These are not just the taxes we pay for compulsory programs such as EI and CPP or RRQ. They are also the taxes corporations pay -- which also include workers' compensation and health taxes. Generally speaking, they are fairly competitive with other countries; but they could still be restructured. Here's what I would do:
- Employee health and safety should be a shared responsibility between workers and employers. While corporations have a duty to make sure their eimployees are safe, the workers in turn have a duty to make sure they stay safe. So I would transfer a portion of the WCB tax to employees, so it's a 50-50 proposition.
- Companies currently pay EI premiums per capita at a rate 40% higher than what we pay on payroll deductions. As EI is now mostly self-funding, employers deserve a break -- so I'd lower their premiums so it's on a par with employees, as is the case with CPP / RRQ.
If overcontributions were made during the year for EI or pensions, employers should get a rebate, as employees do. Right now, employers lose the overcontribution and they can't carry it forward to write off against future contributions.
- If a province has a health tax for employers, it should for employees as well. I for one don't mind making a small contribution to make sure I'm covered by "The System." However, it should be fully deductible. Right now, it's not. It should also be geared to income, as it is in Ontario and Québec. Alberta and British Columbia have a head tax, punishing the poorest families.
- All payroll dues should be fully deductible for employees. Right now, they only get a credit of 15.25%.
- All programs financed by compulsory dues should be managed by arms-length boards who invest the money on behalf of the taxpayer and try to achieve the maximum possible return. The Caisse de dépôt is certainly the most successful at this, and the Canada Pension Plan now has an investment board, but there's no reason why EI and provincial WCBs (other than the one in Québec, which the Caisse manages in addition to the RRQ) could do the same. If it means lower premiums across the board in the long run, so much the better.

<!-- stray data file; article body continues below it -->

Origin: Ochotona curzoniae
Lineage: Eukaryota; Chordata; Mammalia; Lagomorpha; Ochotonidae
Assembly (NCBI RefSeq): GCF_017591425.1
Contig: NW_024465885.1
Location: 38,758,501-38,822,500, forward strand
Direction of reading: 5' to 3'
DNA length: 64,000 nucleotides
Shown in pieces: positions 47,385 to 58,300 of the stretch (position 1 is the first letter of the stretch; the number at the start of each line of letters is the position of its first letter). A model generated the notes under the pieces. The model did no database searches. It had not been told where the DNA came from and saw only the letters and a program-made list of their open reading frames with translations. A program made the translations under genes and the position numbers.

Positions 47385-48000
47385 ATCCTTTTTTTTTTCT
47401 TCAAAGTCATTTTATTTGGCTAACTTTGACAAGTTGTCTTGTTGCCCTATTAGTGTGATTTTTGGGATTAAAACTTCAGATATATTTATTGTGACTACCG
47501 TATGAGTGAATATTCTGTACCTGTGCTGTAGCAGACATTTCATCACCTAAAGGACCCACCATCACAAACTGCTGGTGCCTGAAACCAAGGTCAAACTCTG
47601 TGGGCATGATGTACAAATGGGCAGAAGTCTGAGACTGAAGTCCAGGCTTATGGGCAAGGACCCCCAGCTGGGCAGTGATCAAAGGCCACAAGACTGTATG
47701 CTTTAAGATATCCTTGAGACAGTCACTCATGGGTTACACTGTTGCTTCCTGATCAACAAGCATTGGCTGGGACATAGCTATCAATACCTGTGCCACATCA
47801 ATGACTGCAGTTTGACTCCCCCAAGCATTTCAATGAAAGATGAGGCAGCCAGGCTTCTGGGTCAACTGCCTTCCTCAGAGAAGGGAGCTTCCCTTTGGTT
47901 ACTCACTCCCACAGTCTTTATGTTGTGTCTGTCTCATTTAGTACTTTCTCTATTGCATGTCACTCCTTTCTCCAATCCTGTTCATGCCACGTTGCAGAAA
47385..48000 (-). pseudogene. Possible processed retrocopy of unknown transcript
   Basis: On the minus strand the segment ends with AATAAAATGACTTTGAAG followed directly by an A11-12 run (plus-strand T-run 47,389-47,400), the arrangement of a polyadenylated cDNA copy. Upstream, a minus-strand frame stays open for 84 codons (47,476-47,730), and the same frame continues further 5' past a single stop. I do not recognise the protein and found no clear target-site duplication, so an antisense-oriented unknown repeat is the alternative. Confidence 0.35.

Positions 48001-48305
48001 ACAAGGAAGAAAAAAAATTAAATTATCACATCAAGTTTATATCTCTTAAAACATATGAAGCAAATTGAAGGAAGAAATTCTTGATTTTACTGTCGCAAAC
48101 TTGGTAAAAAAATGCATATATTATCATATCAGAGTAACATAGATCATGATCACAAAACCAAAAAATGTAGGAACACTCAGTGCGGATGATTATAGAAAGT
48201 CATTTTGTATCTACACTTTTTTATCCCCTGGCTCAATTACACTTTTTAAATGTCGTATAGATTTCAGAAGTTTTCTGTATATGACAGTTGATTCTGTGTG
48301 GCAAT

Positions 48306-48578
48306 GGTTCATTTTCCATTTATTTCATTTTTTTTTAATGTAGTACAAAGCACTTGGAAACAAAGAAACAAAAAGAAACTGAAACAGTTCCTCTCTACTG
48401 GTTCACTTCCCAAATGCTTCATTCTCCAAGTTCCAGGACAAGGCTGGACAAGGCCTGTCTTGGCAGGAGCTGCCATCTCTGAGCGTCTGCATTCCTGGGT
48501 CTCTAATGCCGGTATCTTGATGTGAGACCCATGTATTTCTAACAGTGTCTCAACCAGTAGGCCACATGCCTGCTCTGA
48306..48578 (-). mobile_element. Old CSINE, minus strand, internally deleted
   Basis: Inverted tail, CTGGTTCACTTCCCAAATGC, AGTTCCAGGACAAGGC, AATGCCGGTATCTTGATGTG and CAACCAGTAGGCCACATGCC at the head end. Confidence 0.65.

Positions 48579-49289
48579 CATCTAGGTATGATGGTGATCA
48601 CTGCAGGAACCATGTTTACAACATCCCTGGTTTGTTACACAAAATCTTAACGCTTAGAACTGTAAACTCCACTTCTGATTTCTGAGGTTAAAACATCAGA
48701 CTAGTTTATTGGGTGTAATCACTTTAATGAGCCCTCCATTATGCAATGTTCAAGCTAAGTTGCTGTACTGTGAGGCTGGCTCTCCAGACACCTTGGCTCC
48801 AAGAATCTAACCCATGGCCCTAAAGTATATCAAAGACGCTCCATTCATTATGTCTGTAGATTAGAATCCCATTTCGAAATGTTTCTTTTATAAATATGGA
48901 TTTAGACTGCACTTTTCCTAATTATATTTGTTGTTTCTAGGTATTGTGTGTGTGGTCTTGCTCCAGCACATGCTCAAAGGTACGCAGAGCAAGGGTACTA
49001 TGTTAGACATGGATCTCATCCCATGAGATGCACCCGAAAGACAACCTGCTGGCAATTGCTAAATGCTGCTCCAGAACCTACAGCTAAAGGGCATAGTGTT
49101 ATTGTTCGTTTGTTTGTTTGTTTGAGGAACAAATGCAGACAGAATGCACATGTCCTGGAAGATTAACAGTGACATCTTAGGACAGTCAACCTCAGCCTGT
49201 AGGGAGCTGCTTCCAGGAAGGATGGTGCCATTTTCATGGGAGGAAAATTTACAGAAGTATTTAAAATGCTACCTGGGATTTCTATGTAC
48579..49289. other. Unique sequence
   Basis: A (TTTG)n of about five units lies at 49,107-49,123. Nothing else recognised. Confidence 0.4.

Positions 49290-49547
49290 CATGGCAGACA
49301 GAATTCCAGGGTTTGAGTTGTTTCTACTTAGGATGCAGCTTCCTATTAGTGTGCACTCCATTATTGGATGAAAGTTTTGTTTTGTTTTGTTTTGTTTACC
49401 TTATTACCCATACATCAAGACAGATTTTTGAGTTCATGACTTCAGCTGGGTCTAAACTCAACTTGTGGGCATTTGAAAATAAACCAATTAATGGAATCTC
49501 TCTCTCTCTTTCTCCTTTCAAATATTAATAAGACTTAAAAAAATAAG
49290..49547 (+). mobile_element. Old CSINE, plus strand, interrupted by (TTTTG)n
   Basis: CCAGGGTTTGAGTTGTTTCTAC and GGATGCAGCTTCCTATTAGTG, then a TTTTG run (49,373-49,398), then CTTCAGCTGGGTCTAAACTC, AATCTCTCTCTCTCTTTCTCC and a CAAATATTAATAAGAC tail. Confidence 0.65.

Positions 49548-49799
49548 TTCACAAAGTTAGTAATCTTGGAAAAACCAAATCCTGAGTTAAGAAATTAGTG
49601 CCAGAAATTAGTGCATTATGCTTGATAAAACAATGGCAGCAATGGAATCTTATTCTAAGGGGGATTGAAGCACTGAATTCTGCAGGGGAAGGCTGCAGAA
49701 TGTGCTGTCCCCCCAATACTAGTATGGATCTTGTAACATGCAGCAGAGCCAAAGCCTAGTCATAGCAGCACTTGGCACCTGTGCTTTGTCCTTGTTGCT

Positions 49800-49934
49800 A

I've written numerous posts on this, so I won't write an encyclopaedia. Bottom line: Restore the Young Child Supplement, and make the Harperbucks fully tax free and geared to income, not universal. This would mean a full child tax credit for families with net incomes under $112,000, and a partial credit from that level to $172,000. This would cover 98% of families. Harper's plan actually raised taxes on families, it did not cut them -- and when they realize the money is taxable, they're going to flip. (Yes, some stay at home parents will think it's tax free, but their spouses' deduction will drop by an equivalent amount -- not to mention that the tax free portion of the credit and the GST rebate will be clawed back big time as well.)
As for parents themselves, eliminate the marriage penalty. Completely. Two income families should have no more rights than sole breadwinners or single parents. I'd raise the spousal deduction so it's the same as the personal exemption.
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